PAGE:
Civil servants demand the right to work a four-day week with no loss of pay as Defra looks to become the first department to try the controversial scheme
- Staff want to see if reducing working hours improves wellbeing & productivity
- READ MORE: Four-day week really DOES work, major six-month trial reveals
Workers at the Department for Environment, Food and Rural Affairs want to become the first in Whitehall to try the controversial change in working practices.
Ministers last month ordered councils to stop four-day working week trials and ban any new such ‘experiments’.
The TaxPayers’ Alliance also warned that an introduction of a four-day working week across the public sector would cost £30billion per year in lost working time.
But Defra staff want a pilot scheme covering 21,000 employees to see if reducing their working hours by 20 per cent improves their wellbeing and productivity.
Defra civil servants in the Public and Commercial Services trade union delivered a petition to their bosses on Thursday.
PCS Union general secretary Mark Serwotka (pictured) said that a four-day week could ‘improve productivity’
Defra staff want a pilot scheme covering 21,000 employees to see if reducing their working hours by 20 per cent improves their wellbeing and productivity (Stock Image)
They called on them to agree a trial, saying the four-day week is becoming increasingly popular in workplaces across Britain.
General secretary Mark Serwotka said: ‘Evidence suggests a four-day week would lead to a better work-life balance for staff and could improve productivity for the employer.
‘Previous trials have led to a reduction in sick leave and improvements to staff retention and satisfaction.
READ MORE: Tech firm is forced to axe four-day week trial because it made staff MORE stressed and was the ‘opposite’ of ‘what they were trying to accomplish’
‘If Defra wants to seriously address the issues of employee burnout, stress and poor well-being, they will listen to our members and implement this pilot.’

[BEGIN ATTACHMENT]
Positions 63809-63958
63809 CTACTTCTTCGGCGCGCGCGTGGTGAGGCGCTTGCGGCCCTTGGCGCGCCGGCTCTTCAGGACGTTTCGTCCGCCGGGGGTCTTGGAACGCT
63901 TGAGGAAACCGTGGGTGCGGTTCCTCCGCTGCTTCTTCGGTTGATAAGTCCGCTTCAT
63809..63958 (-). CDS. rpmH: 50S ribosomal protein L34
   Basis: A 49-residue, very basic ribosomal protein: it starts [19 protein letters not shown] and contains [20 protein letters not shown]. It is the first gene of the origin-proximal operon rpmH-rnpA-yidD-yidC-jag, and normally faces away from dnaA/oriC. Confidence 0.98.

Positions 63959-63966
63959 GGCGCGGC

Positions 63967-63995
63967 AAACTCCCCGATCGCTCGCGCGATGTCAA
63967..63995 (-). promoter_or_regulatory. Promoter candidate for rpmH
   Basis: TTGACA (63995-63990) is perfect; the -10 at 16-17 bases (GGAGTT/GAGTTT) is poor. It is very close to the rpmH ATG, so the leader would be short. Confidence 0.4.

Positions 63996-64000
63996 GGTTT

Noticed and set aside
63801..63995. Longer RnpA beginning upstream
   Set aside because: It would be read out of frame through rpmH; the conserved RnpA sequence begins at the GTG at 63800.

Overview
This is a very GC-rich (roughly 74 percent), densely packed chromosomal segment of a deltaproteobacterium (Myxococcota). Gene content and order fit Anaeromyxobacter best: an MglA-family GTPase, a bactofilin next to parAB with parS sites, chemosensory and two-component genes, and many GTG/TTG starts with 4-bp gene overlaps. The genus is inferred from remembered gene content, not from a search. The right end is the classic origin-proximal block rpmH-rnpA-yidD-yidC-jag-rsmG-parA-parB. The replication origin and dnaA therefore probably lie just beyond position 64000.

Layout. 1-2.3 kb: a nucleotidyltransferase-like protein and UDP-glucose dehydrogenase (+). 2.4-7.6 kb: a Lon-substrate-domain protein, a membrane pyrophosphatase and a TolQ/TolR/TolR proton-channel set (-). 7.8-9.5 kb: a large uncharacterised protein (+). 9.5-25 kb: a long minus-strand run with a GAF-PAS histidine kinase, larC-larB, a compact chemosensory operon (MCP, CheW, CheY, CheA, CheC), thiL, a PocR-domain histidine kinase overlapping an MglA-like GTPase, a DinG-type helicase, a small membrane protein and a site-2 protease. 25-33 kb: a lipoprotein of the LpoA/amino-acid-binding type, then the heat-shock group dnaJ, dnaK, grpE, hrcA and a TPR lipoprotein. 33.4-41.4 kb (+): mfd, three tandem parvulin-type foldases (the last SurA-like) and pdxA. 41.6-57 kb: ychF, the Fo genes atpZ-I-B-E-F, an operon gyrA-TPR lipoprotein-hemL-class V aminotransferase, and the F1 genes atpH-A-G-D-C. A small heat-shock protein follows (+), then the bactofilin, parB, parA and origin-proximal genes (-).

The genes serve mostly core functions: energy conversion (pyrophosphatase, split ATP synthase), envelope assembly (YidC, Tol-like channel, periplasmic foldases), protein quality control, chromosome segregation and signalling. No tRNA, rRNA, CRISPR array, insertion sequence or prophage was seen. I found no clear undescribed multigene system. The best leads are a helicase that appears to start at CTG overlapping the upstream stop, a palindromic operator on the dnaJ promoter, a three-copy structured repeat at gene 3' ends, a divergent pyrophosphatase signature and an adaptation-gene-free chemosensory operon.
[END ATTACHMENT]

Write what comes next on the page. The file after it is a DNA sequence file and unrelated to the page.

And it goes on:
Joe Ryle, director of the 4 Day Week Campaign group, added: ‘A four-day working week with no loss of pay improves both productivity and the well-being of workers.
‘It’s been tested time and time again with great success in the private sector so it’s only right and fair to see if these benefits can apply to public sector workers.’
However, the demand is set to be rejected by the Environment Secretary.
A source close to Steve Barclay said: ‘This is a totally unrealistic fringe demand being pushed by hard-left union leaders that is entirely at odds with the hard work and dedication to delivering for the public that our civil servants show every day.’
It comes as ministers continue to put pressure on the first town hall to introduce a four-day week to end its trial.
South Cambridgeshire District Council has been forced to agree to answer up to 80 questions totalling 186 requests from the Department for Levelling Up every week to prove it is providing value for money.
Yesterday, the TPA protested against Norwich City Council’s plan to become the second town hall to introduce a four-day week.
Conor Holohan, media campaign manager at the pressure group, said: ‘Taxpayers are sick to the back teeth of seeing jumped-up bureaucrats placing their own interests above those of the country.
‘Civil servants receive pay, perks and a pension that many workers can only dream of, yet some are now demanding a part-time job with full-time pay.
‘Steve Barclay should treat this request with the contempt it deserves.’
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